I can almost hear the huffing and puffing from people ridiculing these sorts of actions...
"Political correctness gone mad!!"
"Competition didn't do me any harm as a youngster... "
"Winning and losing is part of life and kids need to get used to it."
"Why should the good players be denied opportunity to be celebrated?!?"
"How will we ever develop hard-nosed, win-at-all costs footballers for the AFL / NRL / ARU / A-League, if kids don't play this way at school?!?"
I actually think the principles behind these sorts of decisions and policies are sound and admirable - although I am sure I am not in the majority in thinking this way!
The main purpose of school sporting activities and most out-of-school youth sport is not to search relentlessly for the next potential sporting superstar, brushing aside the many who are not physically gifted, talented or coordinated enough to be sporting high-achievers. Instead, sporting activities for children, particularly those occurring at school, should focus upon the participation and learning of all students. i.e. We should not glorify the achievements of individuals - which invariably are more due to natural talents and abilities, rather than any extra work or effort compared with many of their peers - whilst casting the rest of the students to the shadows...
Yes, 'winning' and 'losing' happens to everyone in one form or another as they progress in their lives, but people just as surely will experience situations where they or others will need to demonstrate co-operative, sharing, equitable behaviours. In order to be a successful participant in an increasingly diverse society, it is more important than ever to be able to act cooperatively and harmoniously with people from a range of backgrounds. These are the skills that we need to be focusing upon developing in all students - much more so than combative, winner / loser mentalities.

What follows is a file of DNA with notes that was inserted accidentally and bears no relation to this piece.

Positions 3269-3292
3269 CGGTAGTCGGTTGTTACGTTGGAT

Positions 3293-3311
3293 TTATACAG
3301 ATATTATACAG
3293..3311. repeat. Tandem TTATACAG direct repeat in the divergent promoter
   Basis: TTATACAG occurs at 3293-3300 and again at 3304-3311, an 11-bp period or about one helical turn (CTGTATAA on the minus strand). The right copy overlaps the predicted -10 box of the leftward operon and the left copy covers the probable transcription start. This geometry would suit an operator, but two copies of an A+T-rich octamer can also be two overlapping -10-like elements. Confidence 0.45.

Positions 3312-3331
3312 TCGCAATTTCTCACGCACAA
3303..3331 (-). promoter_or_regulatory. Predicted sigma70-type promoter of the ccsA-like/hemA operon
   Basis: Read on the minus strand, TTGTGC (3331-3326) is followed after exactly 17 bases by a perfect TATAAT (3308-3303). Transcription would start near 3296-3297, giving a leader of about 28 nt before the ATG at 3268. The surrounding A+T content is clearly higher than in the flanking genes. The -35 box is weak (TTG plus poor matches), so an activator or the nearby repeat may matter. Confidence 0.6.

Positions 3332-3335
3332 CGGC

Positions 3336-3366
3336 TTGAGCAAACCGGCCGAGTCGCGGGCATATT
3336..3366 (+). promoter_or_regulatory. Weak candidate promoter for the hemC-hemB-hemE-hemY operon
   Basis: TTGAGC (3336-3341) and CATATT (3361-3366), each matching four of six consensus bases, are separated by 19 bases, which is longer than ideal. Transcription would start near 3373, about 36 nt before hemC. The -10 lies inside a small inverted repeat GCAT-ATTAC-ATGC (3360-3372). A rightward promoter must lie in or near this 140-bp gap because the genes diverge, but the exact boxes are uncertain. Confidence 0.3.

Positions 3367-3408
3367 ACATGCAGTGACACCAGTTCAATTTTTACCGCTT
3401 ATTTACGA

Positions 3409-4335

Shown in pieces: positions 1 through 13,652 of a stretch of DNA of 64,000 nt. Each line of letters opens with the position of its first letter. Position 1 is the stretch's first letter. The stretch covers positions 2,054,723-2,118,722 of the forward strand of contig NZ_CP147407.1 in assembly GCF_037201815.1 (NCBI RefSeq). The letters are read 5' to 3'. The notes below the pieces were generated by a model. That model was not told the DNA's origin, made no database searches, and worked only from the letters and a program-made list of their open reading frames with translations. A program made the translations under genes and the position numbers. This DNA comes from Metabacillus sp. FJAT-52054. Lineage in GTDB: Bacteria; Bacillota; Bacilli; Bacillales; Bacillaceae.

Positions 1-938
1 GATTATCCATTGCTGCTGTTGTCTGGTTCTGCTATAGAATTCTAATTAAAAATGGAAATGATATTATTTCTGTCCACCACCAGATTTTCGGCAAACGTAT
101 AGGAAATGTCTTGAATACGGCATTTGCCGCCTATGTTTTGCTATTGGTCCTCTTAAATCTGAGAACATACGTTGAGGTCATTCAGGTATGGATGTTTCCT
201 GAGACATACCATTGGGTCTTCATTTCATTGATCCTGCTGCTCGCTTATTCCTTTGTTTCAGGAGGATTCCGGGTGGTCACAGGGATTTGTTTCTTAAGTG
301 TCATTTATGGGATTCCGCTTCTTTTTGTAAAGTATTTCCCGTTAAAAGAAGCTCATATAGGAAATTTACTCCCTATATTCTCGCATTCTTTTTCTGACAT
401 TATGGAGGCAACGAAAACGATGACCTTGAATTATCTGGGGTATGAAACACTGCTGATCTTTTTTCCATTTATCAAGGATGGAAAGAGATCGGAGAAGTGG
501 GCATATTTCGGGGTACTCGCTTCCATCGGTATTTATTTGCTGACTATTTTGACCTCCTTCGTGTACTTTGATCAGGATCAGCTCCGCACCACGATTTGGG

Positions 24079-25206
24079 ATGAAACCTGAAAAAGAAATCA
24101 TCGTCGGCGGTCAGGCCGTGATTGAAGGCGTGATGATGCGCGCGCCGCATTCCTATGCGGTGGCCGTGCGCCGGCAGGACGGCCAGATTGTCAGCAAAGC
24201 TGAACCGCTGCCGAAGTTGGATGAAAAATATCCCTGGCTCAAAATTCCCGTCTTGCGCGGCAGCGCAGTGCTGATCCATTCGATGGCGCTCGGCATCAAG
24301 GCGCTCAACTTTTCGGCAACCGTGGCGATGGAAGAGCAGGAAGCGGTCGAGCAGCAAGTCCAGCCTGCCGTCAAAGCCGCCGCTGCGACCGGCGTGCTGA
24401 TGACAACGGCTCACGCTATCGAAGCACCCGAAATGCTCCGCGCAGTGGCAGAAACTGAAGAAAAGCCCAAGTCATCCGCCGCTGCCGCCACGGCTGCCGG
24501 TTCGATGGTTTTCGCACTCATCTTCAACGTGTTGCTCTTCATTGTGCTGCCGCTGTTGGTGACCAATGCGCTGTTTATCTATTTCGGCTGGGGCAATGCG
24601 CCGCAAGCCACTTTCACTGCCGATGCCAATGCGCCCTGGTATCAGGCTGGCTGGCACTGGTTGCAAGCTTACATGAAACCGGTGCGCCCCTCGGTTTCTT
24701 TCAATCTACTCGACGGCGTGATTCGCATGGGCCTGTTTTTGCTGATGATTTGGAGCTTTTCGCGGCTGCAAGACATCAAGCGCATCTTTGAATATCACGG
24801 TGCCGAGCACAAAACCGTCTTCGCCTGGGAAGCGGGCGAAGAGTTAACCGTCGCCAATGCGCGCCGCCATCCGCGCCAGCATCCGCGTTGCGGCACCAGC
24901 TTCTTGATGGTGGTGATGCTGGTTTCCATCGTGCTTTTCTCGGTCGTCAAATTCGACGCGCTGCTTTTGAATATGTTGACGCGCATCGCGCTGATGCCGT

'Good' players will invariably have an intrinsic sense of their... 'goodness'... In a lot of cases they will tend to have their egos boosted by way of regular praise and acknowledgements of their achievements from their peers, their families, their clubs [if playing sport outside of school], etc. - we don't need to fan these flames with extravagant awards and singling out for recognition, any more than we need to do so for celebrating the academic achievements of children who are 'naturals' at Maths, Writing, etc... It is not big heads that are the major cause for concern here - rather, the marginalising and diminishing of the efforts of all other participants.
As for any reduction in the quality of sport we watch on Friday night, Saturday, Sunday, etc, the ultra-competitive mindsets and playing styles required for top-level sport will be honed as young people move through talent-identification systems, junior development squads, representative teams, etc. There is lots of time and opportunity for the individually-brilliant, hard-nosed competitor to develop and be celebrated - let's just remember everyone else whilst they are in primary school...